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Thread: OpenGL/D3D: Rendering to another applications window

  1. #1
    Join Date
    Oct 2006

    OpenGL/D3D: Rendering to another applications window

    I'm developing an app that needs to be able to draw to other OpenGL/D3D application window. Think of it as adding an extra overlay HUD to a game, but from an external app. For now, I'm just focusing on OpenGL since it's a bit more straightforward to work with, and I'm experimenting with drawing to Counter-Strike. I've succeeded in drawing with GDI (ie TextOut) to the CS-window but I'm getting a lot of flicker since I don't really know when to update the drawing and I'm just doing it as fast as i can. Since GDI works, I guess I could render my stuff to an offscreen DC and use BitBlt to copy it onto the window, but the flickering problem remains.
    The optimal solution would be not having to use GDI at all, but instead just create another rendering context in the existing window. Not sure if that can be done though (no luck so far).

    Anyone with any experience in this topic, please respond with feedback on how I should go about doing this. Thanks!

  2. #2
    Join Date
    Dec 2003
    Direct draw supports double buffering where you draw to one buffer, blt it, draw to the other buffer, flipping each time so only complete surfaces are drawn - which prevents flicker if the programs are able to keep up. Opengl is typically slower on windows than directx, so if you can use this you will be ahead of the game.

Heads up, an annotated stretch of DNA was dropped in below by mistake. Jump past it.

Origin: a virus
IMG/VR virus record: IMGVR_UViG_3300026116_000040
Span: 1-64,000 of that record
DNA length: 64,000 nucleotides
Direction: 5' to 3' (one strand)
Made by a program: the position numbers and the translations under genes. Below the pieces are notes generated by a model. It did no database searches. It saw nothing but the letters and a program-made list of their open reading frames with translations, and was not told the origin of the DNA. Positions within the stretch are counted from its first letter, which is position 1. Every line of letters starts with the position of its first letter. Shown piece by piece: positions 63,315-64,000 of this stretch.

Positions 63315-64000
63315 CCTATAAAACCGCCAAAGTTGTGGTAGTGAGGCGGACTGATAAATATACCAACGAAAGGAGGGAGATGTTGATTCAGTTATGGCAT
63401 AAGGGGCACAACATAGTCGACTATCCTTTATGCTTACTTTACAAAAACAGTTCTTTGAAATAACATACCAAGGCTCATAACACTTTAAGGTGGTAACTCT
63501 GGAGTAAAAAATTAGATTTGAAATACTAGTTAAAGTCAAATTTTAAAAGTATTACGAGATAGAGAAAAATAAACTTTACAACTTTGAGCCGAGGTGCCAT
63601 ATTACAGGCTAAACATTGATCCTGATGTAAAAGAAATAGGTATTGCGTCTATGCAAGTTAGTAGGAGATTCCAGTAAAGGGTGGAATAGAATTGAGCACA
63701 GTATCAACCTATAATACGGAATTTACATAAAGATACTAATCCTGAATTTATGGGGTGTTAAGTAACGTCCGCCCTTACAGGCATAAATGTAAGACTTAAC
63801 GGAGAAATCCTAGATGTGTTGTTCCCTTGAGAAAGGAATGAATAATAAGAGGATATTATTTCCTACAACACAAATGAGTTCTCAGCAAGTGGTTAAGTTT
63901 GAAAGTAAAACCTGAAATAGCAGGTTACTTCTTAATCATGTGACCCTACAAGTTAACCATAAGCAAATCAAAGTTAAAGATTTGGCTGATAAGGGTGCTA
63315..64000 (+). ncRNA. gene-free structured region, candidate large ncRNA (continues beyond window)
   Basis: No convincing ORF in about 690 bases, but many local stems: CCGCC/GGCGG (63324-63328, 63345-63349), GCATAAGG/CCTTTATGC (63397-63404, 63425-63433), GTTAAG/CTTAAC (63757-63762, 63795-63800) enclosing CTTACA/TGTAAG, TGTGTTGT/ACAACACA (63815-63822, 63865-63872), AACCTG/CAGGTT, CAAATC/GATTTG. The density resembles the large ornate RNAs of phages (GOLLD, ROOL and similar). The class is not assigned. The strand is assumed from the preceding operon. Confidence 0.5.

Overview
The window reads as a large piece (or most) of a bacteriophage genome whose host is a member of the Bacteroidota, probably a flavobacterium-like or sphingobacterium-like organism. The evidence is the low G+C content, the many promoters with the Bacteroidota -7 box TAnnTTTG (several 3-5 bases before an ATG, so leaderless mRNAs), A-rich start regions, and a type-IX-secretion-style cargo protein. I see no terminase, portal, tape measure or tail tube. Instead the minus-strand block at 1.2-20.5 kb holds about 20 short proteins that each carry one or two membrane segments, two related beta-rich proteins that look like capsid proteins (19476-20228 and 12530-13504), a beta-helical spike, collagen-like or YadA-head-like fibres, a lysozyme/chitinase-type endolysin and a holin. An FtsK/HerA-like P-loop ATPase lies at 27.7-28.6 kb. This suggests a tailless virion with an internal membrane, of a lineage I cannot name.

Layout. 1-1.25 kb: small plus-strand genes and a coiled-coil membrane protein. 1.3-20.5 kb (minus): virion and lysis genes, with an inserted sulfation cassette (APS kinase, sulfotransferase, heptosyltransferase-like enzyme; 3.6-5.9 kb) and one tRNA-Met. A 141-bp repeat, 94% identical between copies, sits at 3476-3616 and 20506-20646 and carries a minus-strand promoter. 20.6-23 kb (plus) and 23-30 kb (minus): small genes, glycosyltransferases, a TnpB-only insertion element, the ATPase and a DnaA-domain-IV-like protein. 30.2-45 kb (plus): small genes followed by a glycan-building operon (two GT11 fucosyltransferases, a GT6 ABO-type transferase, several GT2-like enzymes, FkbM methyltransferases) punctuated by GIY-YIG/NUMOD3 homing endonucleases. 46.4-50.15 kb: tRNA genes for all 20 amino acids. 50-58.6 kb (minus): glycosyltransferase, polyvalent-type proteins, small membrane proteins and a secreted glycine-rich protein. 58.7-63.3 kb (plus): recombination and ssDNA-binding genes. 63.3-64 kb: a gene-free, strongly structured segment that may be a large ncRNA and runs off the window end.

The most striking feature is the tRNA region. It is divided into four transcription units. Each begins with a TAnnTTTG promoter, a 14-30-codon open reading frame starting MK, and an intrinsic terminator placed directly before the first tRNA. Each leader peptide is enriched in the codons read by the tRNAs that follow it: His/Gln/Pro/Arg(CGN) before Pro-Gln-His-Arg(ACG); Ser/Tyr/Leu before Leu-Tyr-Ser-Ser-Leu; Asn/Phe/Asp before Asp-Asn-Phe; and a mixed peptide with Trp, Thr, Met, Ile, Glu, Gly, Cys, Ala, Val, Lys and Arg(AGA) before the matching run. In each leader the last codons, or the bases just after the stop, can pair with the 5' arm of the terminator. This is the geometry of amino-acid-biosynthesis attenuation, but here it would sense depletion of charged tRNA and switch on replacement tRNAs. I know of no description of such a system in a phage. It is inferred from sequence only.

What you might do is have your program writing directly to the display at the same time as the game? If they use the same resolution and refresh rate and all, you might be able to overlay your hud onto the game ? I have never tried that but it could work if the programs cooperate nicely. If both are "windows" and not full screen programs, it should be even easier to overlay one on top of the other.
    Last edited by jonnin; 10-13-2006 at 02:02 PM.

  3. #3
    Join Date
    Oct 2006
    Yeah, I'm enlightened about the existance of multi-buffered rendering surfaces. ;)
    So your suggestion is basically: render faster than the target app, and flip their buffers? I am already rendering (way) faster. Doesn't help.

    I just downloaded Fraps, which can render an FPS display as overlay onto "any" OpenGL/D3D app. Any idea how they do it? More tips please? :)

  4. #4
    Join Date
    Dec 2003
    Not sure. You could try writing directly to the video card's memory instead? You would have to leave the pixels that are not part of your graphic as they were.

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